Russia is set to procure 76 Su-57s by 2028, according to the Russian President Vladimir Putin.
Russia is slated to purchase 76 Sukhoi Su-57 fighter aircraft, the country’s first purported indigenously designed and built fifth-generation stealth fighter jet, by 2028, Russian President Vladimir Putin announced on May 15.
“The 2028 arms program stipulated the purchase of 16 such jets,” Putin said during a defense meeting, according to TASS news agency. “We have agreed to purchase 76 such fighters without the increase in prices in the same period of time.”
During the same meeting, Russian Minister of Defense Sergei Shoigu noted that the per-unit cost per aircraft and associated equipment went down by 20 percent.
According to the Russian president, no contract for the 76 Su-57 fighter jets has been signed.
“In the nearest future we will sign a package contract to supply 76 such jets equipped with modern weapons of destruction and provided with the necessary land infrastructure,” the president said yesterday.
Three aviation regiments of the Russian Air Force are expected to receive the Su-57. The service is slated to officially take delivery of the first Su-57 this year.
During a recent flight to the 929th Chkalov State Flight-Test Center in Russia’s southwestern Astrakhan region, Putin’s IL-96-300PU presidential plane was escorted by six Su-57.
There are currently 10 Su-57 prototypes undergoing various stages testing and evaluation with the Russian Air Force. Two Su-57 aircraft are expected to be delivered to the service in 2019 and 2020 respectively.
Notably, the aircraft will not enter serial production until 2020, as I reported previously. This has principally to do with delays surrounding the Su-57s engine. The Saturn izdeliye 30 will not be ready for serial production until at least 2020.
The new engine features increased thrust and fuel efficiency and is reportedly fitted with 3D thrust vectoring nozzles. All of the 10 Su-57 prototypes have been fitted with a derivative of the Russian-made Saturn AL-41F1S engine, the AL-41F1, an older aircraft engine also installed on the Sukhoi Su-35S Flanker-E.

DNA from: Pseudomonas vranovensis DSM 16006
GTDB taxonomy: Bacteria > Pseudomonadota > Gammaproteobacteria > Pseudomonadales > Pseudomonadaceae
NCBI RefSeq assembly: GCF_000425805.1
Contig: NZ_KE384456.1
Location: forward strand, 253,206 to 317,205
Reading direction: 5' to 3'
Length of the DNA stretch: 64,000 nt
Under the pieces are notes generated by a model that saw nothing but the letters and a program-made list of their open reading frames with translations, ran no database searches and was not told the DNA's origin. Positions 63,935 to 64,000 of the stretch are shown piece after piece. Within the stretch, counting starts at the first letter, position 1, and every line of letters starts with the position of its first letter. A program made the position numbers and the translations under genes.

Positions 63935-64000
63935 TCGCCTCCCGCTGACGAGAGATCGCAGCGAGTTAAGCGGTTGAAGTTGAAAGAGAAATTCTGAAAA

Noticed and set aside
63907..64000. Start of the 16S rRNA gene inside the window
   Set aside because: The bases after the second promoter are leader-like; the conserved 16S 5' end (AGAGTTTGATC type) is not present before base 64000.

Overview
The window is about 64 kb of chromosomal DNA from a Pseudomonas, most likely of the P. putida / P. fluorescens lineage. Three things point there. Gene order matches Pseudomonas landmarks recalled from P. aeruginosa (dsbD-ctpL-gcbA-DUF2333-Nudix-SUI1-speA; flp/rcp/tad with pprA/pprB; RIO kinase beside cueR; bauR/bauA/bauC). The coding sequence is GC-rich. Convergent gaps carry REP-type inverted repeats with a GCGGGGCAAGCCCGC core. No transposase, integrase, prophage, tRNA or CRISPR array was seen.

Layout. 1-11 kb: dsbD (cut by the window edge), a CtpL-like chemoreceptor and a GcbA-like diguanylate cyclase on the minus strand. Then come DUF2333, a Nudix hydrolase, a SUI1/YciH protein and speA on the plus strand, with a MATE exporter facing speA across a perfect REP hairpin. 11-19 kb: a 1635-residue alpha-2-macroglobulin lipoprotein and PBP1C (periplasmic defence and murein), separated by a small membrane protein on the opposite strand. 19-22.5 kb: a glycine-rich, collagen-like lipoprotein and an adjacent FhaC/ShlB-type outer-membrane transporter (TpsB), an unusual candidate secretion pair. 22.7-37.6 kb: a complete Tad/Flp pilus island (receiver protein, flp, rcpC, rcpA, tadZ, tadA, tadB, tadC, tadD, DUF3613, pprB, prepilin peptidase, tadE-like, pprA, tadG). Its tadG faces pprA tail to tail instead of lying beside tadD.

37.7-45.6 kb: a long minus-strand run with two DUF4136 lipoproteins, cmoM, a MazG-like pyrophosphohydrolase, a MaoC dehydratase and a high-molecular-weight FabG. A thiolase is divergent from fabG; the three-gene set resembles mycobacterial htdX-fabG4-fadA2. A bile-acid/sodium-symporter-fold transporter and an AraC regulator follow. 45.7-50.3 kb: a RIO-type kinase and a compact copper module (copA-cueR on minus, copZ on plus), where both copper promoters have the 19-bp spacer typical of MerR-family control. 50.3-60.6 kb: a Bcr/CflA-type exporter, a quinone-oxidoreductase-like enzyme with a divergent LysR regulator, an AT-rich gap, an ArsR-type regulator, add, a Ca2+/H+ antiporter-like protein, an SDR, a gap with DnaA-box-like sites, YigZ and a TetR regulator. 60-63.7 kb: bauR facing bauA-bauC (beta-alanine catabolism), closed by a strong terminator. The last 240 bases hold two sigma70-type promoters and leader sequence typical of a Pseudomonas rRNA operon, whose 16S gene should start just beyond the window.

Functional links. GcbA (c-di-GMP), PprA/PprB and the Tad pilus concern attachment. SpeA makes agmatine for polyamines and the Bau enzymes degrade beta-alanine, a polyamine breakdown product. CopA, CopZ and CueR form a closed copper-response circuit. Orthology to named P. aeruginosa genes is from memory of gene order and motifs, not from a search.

The Su-57 lacks high-end low-observable design features and the aircraft’s sensor suite and other mission systems continue to suffer from developmental issues. The aircraft also reportedly cannot carry some of Russia’s most advanced air-launched weapons systems, including the BrahMos-A and KH-35UE, in its internal weapons bay, turning the missiles into radar cross section hotspots.
Overall, the Su-57 should not be be compared with fifth-generation aircraft such as Lockheed Martin’s F-22 Raptor in terms of stealth capabilities. Notably, the Su-57s primary mission will also likely not consist of penetrating sophisticated integrated air defense networks, but rather to defend Russian airspace with standoff weaponry in the event of conflict.
Russia is looking to export the fighter jet abroad. The Russian government is expected to offer the Su-57 to the Chinese People’s Liberation Army Air Force (PLAAF), the Indian Air Force, and the Turkish Air Force (TAF), following approval of the export variant of the Su-57, designated Su-57E, by the Russian president.